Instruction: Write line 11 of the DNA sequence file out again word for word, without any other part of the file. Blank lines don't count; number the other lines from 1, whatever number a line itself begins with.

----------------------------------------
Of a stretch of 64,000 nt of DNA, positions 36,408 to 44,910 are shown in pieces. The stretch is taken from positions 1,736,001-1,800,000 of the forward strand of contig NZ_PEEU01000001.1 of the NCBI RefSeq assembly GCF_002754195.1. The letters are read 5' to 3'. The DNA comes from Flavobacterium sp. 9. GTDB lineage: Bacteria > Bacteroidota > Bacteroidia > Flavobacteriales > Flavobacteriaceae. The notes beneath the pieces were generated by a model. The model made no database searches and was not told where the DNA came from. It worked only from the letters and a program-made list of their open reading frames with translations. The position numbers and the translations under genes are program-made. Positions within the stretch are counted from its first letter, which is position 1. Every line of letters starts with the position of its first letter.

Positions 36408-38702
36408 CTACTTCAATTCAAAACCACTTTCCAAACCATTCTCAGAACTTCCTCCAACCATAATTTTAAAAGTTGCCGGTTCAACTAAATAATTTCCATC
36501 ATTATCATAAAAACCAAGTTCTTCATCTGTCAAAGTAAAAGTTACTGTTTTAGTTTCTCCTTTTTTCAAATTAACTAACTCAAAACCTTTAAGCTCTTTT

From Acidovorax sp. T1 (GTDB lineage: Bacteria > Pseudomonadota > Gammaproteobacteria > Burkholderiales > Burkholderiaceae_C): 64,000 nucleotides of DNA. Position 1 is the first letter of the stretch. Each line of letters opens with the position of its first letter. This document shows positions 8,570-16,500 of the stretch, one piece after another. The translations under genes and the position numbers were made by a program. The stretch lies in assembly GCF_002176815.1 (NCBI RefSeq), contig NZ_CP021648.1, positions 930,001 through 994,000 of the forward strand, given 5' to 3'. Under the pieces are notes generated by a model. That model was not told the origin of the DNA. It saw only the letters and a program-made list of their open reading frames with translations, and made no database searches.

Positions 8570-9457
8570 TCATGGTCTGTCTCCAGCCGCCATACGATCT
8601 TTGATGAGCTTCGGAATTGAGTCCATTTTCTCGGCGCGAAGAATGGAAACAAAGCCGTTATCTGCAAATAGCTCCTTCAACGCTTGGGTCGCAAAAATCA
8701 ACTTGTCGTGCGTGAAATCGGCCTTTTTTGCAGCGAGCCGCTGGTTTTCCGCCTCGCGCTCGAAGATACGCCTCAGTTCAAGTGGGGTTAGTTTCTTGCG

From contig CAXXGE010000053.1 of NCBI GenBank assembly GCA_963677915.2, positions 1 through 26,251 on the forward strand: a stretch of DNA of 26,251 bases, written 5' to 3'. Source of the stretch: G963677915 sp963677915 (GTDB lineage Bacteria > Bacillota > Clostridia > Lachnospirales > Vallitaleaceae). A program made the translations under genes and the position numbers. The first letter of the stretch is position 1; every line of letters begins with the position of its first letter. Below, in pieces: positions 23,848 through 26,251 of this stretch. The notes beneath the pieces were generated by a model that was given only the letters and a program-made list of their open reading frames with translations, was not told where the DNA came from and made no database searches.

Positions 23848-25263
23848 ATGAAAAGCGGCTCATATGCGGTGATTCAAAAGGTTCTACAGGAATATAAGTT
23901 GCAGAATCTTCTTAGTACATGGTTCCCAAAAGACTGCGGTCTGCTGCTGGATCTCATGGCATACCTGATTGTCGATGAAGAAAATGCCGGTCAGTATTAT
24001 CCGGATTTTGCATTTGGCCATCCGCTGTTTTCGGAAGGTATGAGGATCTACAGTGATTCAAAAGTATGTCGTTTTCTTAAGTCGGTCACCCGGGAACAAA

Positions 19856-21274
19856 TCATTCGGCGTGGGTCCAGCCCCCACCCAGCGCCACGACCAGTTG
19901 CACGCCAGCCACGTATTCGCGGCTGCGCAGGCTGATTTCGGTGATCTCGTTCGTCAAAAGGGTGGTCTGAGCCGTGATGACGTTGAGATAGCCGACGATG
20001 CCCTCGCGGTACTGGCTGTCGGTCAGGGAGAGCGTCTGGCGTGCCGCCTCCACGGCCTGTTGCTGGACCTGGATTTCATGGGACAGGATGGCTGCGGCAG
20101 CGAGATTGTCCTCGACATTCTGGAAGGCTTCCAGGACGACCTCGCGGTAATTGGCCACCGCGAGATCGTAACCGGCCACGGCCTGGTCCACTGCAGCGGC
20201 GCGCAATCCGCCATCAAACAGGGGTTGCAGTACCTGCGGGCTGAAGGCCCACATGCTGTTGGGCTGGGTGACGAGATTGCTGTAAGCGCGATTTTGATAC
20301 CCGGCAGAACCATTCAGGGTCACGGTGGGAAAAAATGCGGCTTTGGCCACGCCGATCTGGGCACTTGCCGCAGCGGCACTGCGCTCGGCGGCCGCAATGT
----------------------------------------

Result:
Positions 23848-25263